Revising History With Grace

University of Kentucky vs Duke 1992.
Considered by many to be the greatest basketball game ever played.
I can’t watch it.  Too painful.  Bad ending.
I will never ever watch it.
Those final seconds, the replay of the shot made by “he who must not be named”
will make any UK fan scramble to find a remote any time it pops up during a college basketball broadcast.
As a high school senior in 1986, my high school team made our school’s first ever appearnce
in the state basketball tournament in Rupp Arena.  Thrill of a lifetime for a kid in a basketball
crazy state.  I’ve always had a copy of our first round (and only) game on VHS and recently had
it copied to DVD.  But I never watched it.  Too painful, worst game ever, no desire to watch a game
that left me with years of memories of letting down my school and teammates.
27 years later, I finally sat down and watched the game in it’s entirety. Conclusion:  I didn’t stink as bad in that particular game or as a player as it has lived on for all these
years as a faulty memory.  Was I scarred for life by a faulty perception of the past?
Of course not.
But it reminds me that when we look back at our worst moments, others don’t remember them quite as well
or as critically as we do.
Christians still fail too often to fully accept God’s grace; to live boldly for Him moving forward
…..because we are hindered by shame, inability to let go of the past, and an inability (or unwillingness)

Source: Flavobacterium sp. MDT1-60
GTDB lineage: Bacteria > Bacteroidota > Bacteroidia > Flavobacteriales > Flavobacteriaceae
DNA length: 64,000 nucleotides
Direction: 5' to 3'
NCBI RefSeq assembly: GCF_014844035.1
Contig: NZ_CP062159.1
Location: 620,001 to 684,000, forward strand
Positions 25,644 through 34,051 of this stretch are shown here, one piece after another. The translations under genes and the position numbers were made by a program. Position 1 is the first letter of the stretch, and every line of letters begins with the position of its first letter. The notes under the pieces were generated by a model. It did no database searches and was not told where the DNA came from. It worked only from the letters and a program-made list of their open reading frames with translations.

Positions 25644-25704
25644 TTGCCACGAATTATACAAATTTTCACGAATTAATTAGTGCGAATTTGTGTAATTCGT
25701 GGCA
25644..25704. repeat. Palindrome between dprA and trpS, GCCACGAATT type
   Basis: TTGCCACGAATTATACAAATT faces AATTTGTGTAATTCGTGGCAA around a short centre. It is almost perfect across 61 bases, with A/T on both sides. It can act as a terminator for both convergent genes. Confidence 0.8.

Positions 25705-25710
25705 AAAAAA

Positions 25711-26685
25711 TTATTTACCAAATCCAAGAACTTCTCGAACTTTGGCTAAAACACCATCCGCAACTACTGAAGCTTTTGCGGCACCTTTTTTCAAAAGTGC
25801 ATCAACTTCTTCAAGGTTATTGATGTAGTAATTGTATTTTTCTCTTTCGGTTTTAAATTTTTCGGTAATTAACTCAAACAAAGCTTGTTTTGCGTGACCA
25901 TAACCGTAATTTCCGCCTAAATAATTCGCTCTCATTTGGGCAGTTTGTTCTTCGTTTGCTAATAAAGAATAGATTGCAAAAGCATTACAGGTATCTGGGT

to forgive ourselves and others.  We must accept God’s grace.
 But also we need to remember that just because God forgives us doesn’t mean that the times we have wronged others are forgiven and forgotten.  This is one case where we may need to take steps backward before we can move forward.
Our misdeeds may become insignificant over time compared to the fact that we have failed to apologize,
admit fault, or show any signs of remorse or peacemaking.
Matthew 6:15 “But if you do not forgive others their sins, your Father will not forgive your sins.”
Forgive yourself, forgive others.  I can’t waste time waiting for an apology from others but I should
always consider if someone is due one from me.
We can’t change the past but we can deal with past
mistakes in a way that improves relationships moving forward.  
We can’t live in the past but we can surely clean it up.
Mend fences today,
from mistakes of the past
for better relationships tomorrow.
Stop littering the landscape of your past with “Laettners” (things that are so horrible, you want to push them from your mind).
Start make better endings today,
Forgive and be forgiven.
The next time one of the kids that I coach asks me if I was a good basketball player,
my answer will change from “nah, I sucked” to “I was decent.”
And I will NEVER watch the 92 Duke game!
That is a part of my past that I still struggle to make peace with.

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